Where to buy hop rhizomes. I have been asked over and over so I figure I would just put together a post and answer the question of where to buy hop rhizomes online. I got my 2009 hop rhizomes from a local homebrew store Northern Brewer (ordered online even though they are local – still 20 mile drive) – as it turns out, they get their hop rhizomes from www.freshops.com. You might as well go straight to freshops.com and cut out the middleman.
You can sometimes find a local homebrew shop or hop grower selling rhizomes, but generally, online buying is more convenient, better selection and you can compare shop. Don’t forget friends and other local hop growing enthusiasts, they may be willing to part with some rhizomes. Barter a couple of homebrews to your friends that are growing hops for some hop rhizomes!
2011, 2012 Let’s Do It Again!
Where to Buy Hop Rhizomes Online:
www.NorthwestHops.com – Choice Hop Rhizomes and the best prices. Don’t pay reseller markup! Family owned and operated Northwest Hops is your only rhizome connection.
www.barleyNvine.com – Our southern connection. Check ‘em out, any southern climate questions – they will be better able to answer than I.
www.thymegarden.com – 2015 – The Thyme Garden has been growing hops for over thirty years organically. We are offering over 20 varieties for pre-order right now. We’ve added an Information About Hops page and a Complete Hop Chart with descriptions, subs, uses etc. to our website. There are videos on info page explaining how to plant rhizomes including our two year old rhizomes.
www.willamettevalleyhops.com – We offer hops and hop rhizomes. All product grown and obtained from generations old Willamette Valley, Oregon hop farms.
Highhops.net – 30 varieties of hop plants 48 US states
www.gorstvalleyhops.com (lots of 10 to 100+)
www.coloradoorganichops.com/?page_id=19 – 2011 update – We will be offering Cascade,Chinook,Nugget and Willamette rhizomes, http://www.coloradoorganichops.com/ Certified Organic for the 2011 growing season. Pre Orders will start the 1st week of January Cheers Glen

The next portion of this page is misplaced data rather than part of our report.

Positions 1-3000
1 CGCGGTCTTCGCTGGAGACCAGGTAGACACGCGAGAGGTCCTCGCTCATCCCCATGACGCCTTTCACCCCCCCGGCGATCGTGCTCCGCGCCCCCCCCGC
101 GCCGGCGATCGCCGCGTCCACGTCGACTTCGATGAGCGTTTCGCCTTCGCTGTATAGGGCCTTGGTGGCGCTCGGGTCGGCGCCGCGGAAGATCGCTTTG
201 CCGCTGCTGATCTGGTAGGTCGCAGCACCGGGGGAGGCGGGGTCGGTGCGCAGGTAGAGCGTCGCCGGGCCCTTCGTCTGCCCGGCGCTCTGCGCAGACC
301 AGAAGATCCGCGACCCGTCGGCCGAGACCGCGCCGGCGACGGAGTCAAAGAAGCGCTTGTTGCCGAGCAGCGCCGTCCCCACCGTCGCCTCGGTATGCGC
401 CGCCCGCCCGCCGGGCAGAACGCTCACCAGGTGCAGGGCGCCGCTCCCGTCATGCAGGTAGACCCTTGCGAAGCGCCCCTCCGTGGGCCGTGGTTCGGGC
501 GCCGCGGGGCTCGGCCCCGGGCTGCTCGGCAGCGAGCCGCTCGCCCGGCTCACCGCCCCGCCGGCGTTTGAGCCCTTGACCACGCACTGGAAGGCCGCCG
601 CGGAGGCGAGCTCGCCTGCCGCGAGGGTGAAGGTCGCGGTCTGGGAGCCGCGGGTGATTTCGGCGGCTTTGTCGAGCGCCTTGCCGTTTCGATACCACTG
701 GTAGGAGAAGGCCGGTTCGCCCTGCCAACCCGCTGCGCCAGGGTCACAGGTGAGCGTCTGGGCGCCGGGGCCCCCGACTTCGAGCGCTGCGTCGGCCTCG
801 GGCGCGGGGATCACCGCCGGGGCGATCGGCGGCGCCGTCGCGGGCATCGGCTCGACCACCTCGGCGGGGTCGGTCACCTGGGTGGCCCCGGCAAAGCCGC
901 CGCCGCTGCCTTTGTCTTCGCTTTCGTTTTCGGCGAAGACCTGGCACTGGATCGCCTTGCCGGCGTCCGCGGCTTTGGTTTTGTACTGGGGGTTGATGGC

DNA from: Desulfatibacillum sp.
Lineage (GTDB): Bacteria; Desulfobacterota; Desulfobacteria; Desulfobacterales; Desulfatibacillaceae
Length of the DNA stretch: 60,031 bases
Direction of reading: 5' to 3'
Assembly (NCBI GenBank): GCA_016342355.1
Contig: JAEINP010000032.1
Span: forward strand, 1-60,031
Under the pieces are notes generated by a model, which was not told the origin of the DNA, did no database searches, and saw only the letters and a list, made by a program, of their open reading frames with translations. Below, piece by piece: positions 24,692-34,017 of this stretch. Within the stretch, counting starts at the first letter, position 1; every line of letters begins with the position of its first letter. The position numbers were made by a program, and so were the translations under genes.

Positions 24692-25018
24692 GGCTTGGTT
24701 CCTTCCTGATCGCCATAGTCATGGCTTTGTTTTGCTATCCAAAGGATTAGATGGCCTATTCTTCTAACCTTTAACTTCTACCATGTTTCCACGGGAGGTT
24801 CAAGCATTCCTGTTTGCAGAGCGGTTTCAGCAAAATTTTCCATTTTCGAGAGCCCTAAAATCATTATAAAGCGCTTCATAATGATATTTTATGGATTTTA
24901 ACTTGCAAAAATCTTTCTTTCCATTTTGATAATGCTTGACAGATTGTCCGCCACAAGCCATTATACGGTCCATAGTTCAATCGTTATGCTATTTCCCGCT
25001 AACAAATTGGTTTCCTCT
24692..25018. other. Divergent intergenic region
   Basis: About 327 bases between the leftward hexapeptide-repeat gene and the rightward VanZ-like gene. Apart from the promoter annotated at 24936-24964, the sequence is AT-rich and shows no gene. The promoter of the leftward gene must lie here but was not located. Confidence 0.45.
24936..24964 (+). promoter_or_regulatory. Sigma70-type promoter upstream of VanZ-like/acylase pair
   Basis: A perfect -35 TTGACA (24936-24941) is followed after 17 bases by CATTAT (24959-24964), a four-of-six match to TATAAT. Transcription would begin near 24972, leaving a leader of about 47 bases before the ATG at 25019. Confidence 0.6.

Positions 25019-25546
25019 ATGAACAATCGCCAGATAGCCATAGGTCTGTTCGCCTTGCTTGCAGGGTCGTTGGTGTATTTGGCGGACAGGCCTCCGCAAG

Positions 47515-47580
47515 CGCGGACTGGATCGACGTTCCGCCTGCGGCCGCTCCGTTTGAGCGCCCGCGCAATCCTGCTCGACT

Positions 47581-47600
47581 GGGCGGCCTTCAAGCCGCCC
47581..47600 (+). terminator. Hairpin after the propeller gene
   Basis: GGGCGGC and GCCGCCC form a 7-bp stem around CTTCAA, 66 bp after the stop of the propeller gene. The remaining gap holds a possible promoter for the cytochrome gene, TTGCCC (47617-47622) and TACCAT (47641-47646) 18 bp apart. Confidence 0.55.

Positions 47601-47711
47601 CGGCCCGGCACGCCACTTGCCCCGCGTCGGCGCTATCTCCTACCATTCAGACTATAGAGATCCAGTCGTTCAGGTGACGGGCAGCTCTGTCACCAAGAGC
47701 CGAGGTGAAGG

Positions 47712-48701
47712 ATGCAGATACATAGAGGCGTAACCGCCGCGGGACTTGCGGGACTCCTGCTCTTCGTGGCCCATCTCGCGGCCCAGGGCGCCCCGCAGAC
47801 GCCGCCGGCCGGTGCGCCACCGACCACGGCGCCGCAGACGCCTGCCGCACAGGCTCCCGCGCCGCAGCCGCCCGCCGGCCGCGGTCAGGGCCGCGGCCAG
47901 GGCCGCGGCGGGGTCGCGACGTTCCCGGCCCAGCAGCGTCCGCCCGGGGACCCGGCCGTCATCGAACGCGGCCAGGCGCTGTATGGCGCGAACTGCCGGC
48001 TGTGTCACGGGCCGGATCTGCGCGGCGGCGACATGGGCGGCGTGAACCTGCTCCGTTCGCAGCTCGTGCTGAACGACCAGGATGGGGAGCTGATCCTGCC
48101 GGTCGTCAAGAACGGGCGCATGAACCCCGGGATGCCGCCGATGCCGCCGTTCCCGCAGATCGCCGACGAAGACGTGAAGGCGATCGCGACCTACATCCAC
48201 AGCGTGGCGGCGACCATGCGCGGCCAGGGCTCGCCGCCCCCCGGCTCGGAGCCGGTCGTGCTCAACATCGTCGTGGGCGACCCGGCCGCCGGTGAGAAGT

RNV Enterprises Yakima Valley – Vickie.email@example.com
www.fourhorses.ca <== Canada Hop Rhizomes
http://mabtongarden.com/hops/ – (509) 894-4600
There are more hop rhizome sources, this is what I found Googling “buy hop rhizomes” and supplied links from readers. If anyone has a hop rhizome vendor they have used and are happy with, let me know and I will include it in this list. There you have it, not much time left to get your hop rhizomes planted for the 2009 growing season(now 2010).
April 11, 2009 – Well I did it. I couldn’t wait. Let’s hope I don’t regret this early hop planting for Minnesota. I checked all available potential hop garden spots in my yard. The ground was frozen in every one of them except on the south side of my garage which was my intention and first choice. The soil preperation I did last fall seems to be working well. The soil is loose and full of decomposed organic matter (leaves and grass clippings and wood ashes).
I built mounds and planted the Cascade, Magnum and Nugget rhizomes 2-3 inches deep and mulched over them with a couple inches of leaves to insulate and keep the soil from warming up from the sun. Where I live, Bloomington, Minnesota will freeze several more times so I am trying to delay the rhizomes from sprouting (I don’t care if the roots grow, I just don’t want the bines to sprout yet and freeze).
Next weekend I have a wedding, I have to work the weekend after that… I just didn’t feel comfortable letting the hop rhizomes sit in my refrigerator that long (my vegetables don’t last long and it has a tendency to freeze now and again) it has already been a couple weeks. Wish me luck!
Ok, I am from here and know better, but damn, we have had a couple of 60 degree days – 55 the previous day then this. Generally the frost free time of year for here to plant your garden is May 15th. Hop rhizomes are hardy but the new bines won’t be able to take a hard frost.
I have the soil prepared since last fall on the south side of my garage, it is protected and receives sunlight all day long. It is the only garden space I have right now that isn’t frozen ground. I was figuring on getting the rhizomes planted and mulch about 4 inches over them to maintain the cool soil temps and delay the shoots from breaking ground. I get nervous about the hop rhizomes developing mold or fungus – and sometimes my refrigerator will freeze items in the back (where my family tends to push things they can’t or don’t want to eat).
Well, I am going to wait a bit, do a little more research and determine the best time to plant hops for my area. I guess I will hit a hop growing forum or 2, double check with a couple of my Minnesota home brewing, hop growing friends and see if my theories hold out. One friend of mine planted too early last year, the new bines froze and died and the rhizome was done – no other shoots from this hop rhizome. Next post, when they are in the ground.